are doing well, whereas teachers in areas paying below the national average are doing poorly. But teachers
and policymakers may want to consider the cost of living — the quantity of goods teachers can actually
purchase with their salaries — rather than simply comparing income levels. An analysis of data on median
elementary school teacher pay in 60 major metropolitan areas reveals that, after adjusting for each area’s
cost of living, the salaries in some cities regarded as higher-paying are actually quite low, while cities that
appear to pay below average wages are rather generous.
Many factors affect a teacher’s salary — such as continuing education credits and sponsorship of
extracurricular activities. But simply totaling the number of dollars they receive does not provide a complete
picture of how well, or poorly, teachers in a given city or region are faring. Knowing what a teacher’s dollar
will buy locally is a more meaningful measure of how well teachers are paid.
The local cost of living is determined by comparing prices for a basket of consumer goods and services.
Prices for housing, groceries, utilities, health care and so forth vary from city to city and region to region.
According to an index published by the Council for Community and Economic Research (CCER)
1
, the cost of
living varies widely among metropolitan areas.
For example:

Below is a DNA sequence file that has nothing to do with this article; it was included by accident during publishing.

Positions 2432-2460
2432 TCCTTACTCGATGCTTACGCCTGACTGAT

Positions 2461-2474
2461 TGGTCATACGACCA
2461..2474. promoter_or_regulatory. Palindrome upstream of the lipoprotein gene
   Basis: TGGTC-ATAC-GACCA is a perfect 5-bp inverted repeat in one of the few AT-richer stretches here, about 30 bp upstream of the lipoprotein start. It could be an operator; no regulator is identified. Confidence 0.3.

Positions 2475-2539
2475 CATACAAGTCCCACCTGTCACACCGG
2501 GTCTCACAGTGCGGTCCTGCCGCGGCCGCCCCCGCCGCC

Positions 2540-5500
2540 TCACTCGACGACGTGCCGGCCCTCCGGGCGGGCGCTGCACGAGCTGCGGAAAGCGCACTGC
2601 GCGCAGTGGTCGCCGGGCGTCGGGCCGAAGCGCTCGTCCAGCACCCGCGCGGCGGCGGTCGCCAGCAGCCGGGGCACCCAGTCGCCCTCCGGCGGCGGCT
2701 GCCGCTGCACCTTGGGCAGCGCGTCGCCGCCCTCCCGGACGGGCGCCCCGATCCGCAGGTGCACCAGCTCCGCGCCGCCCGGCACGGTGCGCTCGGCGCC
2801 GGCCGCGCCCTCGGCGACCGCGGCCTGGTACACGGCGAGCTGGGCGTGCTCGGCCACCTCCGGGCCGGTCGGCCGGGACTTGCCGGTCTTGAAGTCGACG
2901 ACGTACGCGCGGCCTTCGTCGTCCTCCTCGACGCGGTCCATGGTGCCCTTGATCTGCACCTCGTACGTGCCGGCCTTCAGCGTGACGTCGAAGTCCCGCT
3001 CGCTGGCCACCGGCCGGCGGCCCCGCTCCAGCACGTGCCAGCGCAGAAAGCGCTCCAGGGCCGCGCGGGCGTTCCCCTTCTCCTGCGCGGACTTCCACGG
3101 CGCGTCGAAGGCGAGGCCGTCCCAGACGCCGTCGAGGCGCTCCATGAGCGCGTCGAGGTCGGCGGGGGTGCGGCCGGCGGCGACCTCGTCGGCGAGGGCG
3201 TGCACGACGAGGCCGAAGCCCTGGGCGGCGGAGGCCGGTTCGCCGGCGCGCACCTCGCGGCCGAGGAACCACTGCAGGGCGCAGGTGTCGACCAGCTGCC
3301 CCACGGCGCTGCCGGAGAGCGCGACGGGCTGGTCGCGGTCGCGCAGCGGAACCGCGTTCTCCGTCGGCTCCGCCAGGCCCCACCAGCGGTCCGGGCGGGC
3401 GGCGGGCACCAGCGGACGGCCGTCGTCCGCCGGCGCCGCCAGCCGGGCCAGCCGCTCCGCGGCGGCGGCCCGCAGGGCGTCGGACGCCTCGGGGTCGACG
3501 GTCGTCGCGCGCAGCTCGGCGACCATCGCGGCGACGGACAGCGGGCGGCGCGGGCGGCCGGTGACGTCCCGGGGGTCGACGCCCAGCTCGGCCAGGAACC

• The cost of living in Manhattan is more than twice that of Philadelphia and three times more than Tulsa,
thanks to housing costs that are over four times the national average.
• A house that sells for $130,000 in Tulsa would cost at least $896,000 in Manhattan.
• The cost of living in Birmingham, Alabama, however, is about 12 percent below the national average,
because of housing prices that are less than three-fourths of the national average.
• Nationally, housing accounts for 26 percent of living costs for the typical family.
5
MEDIAN ELEMENTARY SCHOOL TEACHER PAY IN SELECTED REGIONS
An examination of median salaries for elementary school teachers in 60 metropolitan areas — selected on
the basis of availability of data, their population and for geographic balance — shows that
2
:
• The median salary for elementary school teachers in the United States is $53,590 annually.
• The median salary ranges from $41,940 in Phoenix to $74,540 in Milwaukee.
The salary in each area was adjusted for the cost of living using the CCER 2013 Annual Average data.
ADJUSTED PAY FOR ELEMENTARY SCHOOL TEACHERS
With a median salary of $74,540, Milwaukee’s elementary teachers receive the highest salaries of the major
metropolitan areas examined. When adjusted for cost of living, the median salary drops slightly to $73,078,
but still ranks at the top. Other high median salaries are not that impressive when adjusted for the area cost
of living. For instance [see Figure I
3
]: